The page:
METALLICA's LARS ULRICH On Black Album: 'It Was A Convergence Of Different Energies Coming Together Just At The Right Time'

METALLICA's LARS ULRICH On Black Album: 'It Was A Convergence Of Different Energies Coming Together Just At The Right Time'

The third episode of "The Metallica Podcast: Volume 1 - The Black Album" has just been released in conjunction with the 30th anniversary of the band's self-titled fifth LP, better known as The Black Album. The podcast's weekly episodes explore the stories behind and the legacy of the best-selling album in the history of Nielsen Soundscan.

Official description of episode three: "The Black Album was a totally different beast from the quartet – lyrically, musically, and instrumentally. This episode explores the band recording together in the same room for the first time and how it changed the way they played — and in perfect alignment with the '80s turning into the '90s, no less. Guests include: Bob Rock, Ross Halfin, Lzzy Hale, and Bob Rock's son, Mik Rock, whose secret role on 'Enter Sandman' is revealed for the first time anywhere."

Speaking about "Metallica"'s more streamlined direction compared to the thrash metal ovetones of METALLICA's first four albums, drummer Lars Ulrich said: "It was a good 14, 15 months from when we started writing till we wrapped the record up. The battle cry was just 'simply.' All four of us share a love and appreciation for bands like THE ROLLING STONES, for bands like AC/DC and for stuff that is much more traditional blues-based rock and roll. It's a part of all of our schooling. We talked about shorter songs and the MISFITS. I remember at some point, we were talking about a song like 'Jumpin' Jack Flash'. So a lot of stuff that showed up, obviously, was just probably fairly thematic of all of what we're talking about here just for the first time on our horizon, on our radar."

He continued: "Take a band like STATUS QUO. STATUS QUO were a huge, huge part of my childhood. And so whether it's the harder — when you get into songs like 'Down Down' or 'Rain' or 'Caroline' or 'Roll Over Lay Down' [and] some of those mid-'70s albums like 'Hello!' or 'Quo' or 'On The Level', it's all blues-based hard rock and roll. The amplifiers are a little more distorted and it's turned up to sometimes 12 instead of 11, but again, it all comes from the same three Chuck Berry riffs and the same Muddy Waters and Willie Dixon riffs, and so on and so forth. And just like AC/DC and just like THE ROLLING STONES, that part of METALLICA's musical lineage is something that we're, obviously, very open about and very proud of. And I think it certainly explains how we sort of have one foot in a lot of these different musical worlds. It was a combination of the shorter songs, the simpler songs, the songs that drums… I was more, like, 'Okay, I just wanna set up the riffs rather than trying to lead.' Okay, '…And Justice For All', this whole thing starts with a crazy drum beat and the guitar follows the drums. It's, like, 'Okay, I'm just gonna sit back there and put the best drum beat behind these gargantuan guitar riffs.' It starts with the songs, 'cause the songs have to have the foundation to allow for the subtleties, to allow the space and to allow for all those types of things. So it was a convergence of all these different energies coming together just at the right time."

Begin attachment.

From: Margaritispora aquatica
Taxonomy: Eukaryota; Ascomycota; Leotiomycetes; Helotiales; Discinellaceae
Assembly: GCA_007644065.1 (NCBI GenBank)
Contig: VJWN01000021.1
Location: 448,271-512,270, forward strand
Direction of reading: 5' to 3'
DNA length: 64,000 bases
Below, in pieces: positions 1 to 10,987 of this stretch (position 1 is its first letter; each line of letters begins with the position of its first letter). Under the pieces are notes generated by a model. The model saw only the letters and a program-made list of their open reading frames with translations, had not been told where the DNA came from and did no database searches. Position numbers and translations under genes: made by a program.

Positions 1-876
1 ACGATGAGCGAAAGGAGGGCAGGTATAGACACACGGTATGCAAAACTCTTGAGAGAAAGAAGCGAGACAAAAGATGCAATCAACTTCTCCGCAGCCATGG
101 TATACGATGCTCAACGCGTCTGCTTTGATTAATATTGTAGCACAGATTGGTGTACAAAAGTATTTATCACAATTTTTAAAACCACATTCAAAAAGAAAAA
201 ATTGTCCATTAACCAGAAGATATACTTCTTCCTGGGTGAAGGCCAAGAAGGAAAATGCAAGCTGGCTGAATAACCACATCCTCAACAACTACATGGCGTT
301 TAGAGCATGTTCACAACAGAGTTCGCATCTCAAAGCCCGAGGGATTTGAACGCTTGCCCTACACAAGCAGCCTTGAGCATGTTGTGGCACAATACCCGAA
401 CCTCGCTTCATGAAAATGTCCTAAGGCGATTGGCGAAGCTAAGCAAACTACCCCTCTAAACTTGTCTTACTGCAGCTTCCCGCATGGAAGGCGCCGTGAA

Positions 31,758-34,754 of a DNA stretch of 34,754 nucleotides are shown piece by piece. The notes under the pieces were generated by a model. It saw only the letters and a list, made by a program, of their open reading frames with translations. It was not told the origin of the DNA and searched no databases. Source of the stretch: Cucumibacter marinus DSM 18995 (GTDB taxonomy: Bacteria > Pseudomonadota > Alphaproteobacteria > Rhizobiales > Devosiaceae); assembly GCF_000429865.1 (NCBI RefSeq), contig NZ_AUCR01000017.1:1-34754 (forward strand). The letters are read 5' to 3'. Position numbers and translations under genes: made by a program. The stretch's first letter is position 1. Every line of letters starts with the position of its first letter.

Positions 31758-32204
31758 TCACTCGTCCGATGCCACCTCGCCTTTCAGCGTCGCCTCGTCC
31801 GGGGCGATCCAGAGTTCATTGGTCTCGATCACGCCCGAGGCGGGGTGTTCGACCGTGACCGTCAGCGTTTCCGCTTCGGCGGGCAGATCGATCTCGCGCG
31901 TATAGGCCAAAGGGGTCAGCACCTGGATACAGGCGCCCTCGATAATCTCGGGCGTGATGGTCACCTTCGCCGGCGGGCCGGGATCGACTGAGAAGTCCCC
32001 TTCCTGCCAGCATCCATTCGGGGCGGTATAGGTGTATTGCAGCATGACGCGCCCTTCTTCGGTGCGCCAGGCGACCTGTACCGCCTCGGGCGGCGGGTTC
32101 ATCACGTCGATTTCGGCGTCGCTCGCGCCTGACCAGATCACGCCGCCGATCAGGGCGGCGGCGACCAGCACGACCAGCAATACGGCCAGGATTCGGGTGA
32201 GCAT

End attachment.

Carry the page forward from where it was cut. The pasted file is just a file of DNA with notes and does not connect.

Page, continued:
METALLICA's self-titled LP in 2014 became the first album to sell 16 million copies since Nielsen SoundScan started tracking sales in 1991.

"Metallica" was the first of four collaborations with Rock, with whom the band clashed throughout the recording of the disc.

METALLICA performed The Black Album in its entirety at a number of European festivals in 2012.



COMMENTS

To comment on a BLABBERMOUTH.NET story or review, you must be logged in to an active personal account on Facebook. Once you're logged in, you will be able to comment. User comments or postings do not reflect the viewpoint of BLABBERMOUTH.NET and BLABBERMOUTH.NET does not endorse, or guarantee the accuracy of, any user comment. To report spam or any abusive, obscene, defamatory, racist, homophobic or threatening comments, or anything that may violate any applicable laws, use the "Report to Facebook" and "Mark as spam" links that appear next to the comments themselves. To do so, click the downward arrow on the top-right corner of the Facebook comment (the arrow is invisible until you roll over it) and select the appropriate action. You can also send an e-mail to blabbermouthinbox(@)gmail.com with pertinent details. BLABBERMOUTH.NET reserves the right to "hide" comments that may be considered offensive, illegal or inappropriate and to "ban" users that violate the site's Terms Of Service. Hidden comments will still appear to the user and to the user's Facebook friends. If a new comment is published from a "banned" user or contains a blacklisted word, this comment will automatically have limited visibility (the "banned" user's comments will only be visible to the user and the user's Facebook friends).